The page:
Levitchuk tells me that he spent only four months in preventive confinement. What, I ask his lawyer, is the difference between his case and Patov’s? She smiles and says she cannot tell me precisely what the difference is. “There are so many variables in each case.”

Levitchuk and Patov seem to have a good defense. They embezzled very little money for their own use; they were using company funds for company purposes. I ask Levitchuk whether his lawyer is going to argue for acquittal. He laughs: “There isn’t anything like that here.” The most he can hope for is a reduced penalty for the lesser crime of “using state property for private purposes.”5 Levitchuk starts talking to me freely now. Together he and Patov took 20,000 rubles from the till—$30,000 at the official rate, $3,000 on the black market. “And did you keep any for yourself?” “Yes, each of us kept 1500 rubles”—$250 at the unofficial rate.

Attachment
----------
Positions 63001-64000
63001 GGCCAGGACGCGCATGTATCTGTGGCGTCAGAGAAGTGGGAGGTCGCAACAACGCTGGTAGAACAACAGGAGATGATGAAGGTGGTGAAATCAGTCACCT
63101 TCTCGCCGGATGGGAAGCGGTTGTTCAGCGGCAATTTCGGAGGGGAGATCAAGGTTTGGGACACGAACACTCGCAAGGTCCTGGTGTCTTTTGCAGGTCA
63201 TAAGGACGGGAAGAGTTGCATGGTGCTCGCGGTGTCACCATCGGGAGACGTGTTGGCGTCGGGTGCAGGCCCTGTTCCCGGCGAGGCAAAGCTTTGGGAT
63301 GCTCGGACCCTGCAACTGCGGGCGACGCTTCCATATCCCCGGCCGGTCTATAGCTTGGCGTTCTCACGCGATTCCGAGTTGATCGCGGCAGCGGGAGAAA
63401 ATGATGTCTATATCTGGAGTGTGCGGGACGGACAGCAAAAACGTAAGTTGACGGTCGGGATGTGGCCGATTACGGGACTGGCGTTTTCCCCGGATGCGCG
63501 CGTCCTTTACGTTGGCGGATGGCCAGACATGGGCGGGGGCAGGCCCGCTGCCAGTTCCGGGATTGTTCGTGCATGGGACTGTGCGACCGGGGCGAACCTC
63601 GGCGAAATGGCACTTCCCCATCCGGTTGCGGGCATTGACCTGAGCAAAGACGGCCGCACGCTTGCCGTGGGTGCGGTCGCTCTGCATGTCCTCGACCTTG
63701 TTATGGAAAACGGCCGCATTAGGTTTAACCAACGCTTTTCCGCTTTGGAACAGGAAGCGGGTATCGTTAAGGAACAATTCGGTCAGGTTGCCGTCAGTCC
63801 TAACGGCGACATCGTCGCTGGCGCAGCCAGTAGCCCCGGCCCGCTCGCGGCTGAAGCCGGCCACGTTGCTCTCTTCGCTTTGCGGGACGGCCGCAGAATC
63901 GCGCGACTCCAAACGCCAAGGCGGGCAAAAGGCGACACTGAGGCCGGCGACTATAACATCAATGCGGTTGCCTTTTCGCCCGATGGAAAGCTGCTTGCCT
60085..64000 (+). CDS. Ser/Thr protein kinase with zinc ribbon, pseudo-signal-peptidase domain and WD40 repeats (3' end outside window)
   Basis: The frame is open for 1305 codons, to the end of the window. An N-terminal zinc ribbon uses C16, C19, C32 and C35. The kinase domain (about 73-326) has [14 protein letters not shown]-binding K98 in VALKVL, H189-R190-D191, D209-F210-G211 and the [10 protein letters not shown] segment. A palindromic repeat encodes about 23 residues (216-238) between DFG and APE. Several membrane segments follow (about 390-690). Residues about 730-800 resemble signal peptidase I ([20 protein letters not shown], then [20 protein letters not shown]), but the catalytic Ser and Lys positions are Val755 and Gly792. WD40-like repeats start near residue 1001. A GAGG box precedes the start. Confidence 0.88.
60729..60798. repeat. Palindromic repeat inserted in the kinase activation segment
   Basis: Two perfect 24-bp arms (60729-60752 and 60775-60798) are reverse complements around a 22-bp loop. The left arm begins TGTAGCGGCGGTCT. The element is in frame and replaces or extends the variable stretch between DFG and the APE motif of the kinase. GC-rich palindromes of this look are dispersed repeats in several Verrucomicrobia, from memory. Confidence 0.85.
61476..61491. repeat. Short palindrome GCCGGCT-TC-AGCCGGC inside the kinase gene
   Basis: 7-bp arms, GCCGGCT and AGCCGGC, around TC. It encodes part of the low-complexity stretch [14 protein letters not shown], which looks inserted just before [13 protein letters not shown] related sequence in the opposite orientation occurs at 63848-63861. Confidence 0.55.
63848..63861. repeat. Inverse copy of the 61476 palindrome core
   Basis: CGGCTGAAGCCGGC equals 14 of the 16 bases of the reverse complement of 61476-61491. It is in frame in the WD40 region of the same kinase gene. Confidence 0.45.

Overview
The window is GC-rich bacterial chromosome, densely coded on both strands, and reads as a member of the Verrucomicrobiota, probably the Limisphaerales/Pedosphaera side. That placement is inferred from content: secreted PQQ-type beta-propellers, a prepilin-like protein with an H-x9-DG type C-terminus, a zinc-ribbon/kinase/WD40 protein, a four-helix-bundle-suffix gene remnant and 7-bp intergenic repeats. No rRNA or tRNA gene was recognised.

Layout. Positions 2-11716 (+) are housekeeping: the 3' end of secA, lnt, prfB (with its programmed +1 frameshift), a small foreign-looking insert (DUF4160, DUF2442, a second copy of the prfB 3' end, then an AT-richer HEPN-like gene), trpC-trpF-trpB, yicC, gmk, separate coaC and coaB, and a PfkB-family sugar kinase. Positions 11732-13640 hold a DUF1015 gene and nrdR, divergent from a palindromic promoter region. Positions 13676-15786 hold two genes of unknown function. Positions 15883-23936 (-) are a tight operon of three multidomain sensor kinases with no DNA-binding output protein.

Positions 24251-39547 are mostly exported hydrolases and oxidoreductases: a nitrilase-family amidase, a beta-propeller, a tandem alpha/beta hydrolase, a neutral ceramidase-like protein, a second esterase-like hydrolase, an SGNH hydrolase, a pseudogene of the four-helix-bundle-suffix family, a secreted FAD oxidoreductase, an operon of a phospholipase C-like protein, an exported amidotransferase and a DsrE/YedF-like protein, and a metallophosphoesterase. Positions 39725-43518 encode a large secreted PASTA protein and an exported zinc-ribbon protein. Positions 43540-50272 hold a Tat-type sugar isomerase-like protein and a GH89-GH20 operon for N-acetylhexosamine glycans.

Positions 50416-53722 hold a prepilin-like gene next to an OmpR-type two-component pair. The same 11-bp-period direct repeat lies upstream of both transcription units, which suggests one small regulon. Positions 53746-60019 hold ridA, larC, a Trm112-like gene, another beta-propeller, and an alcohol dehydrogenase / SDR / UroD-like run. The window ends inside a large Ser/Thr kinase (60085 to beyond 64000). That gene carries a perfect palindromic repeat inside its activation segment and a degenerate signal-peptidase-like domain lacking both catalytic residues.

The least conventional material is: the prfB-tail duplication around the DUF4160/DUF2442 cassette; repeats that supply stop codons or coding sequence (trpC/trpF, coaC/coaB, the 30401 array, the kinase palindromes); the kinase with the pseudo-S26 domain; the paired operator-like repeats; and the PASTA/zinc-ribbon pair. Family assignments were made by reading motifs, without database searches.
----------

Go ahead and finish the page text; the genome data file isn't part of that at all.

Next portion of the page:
“Are you afraid that this might be treated as a capital case?”

“In the beginning yes, but not now.” Levitchuk shrugs.

“And how did you get out after four months?”

“I cooperated with the investigator.” Levitchuk made it clear that he and Patov were hardly on speaking terms.

Could these two victims of state planning have hoped for an acquittal if they had not pocketed part of the funds? I doubt it. The official line, repeated throughout the Soviet Union, is that a defendant on trial should have a better chance to be acquitted and that this is one reason why reforms are needed. According to estimates by Western legal experts, the rate has hovered around 1 percent. The recent Moscow trial of Brezhnev’s son-in-law Churbanov and his friends for taking bribes is said to reveal a new openness toward the defense. One of the seven defendants was acquitted, and the defense lawyers argued successfully that the amount involved in the scheme was a fraction of the sum alleged in the indictment. The penalty of twelve years for Churbanov is less than the widespread anti-Brezhnev sentiment led many observers to expect. Yet changing an entrenched pattern of deference to the prosecution will require more than a few prominent cases.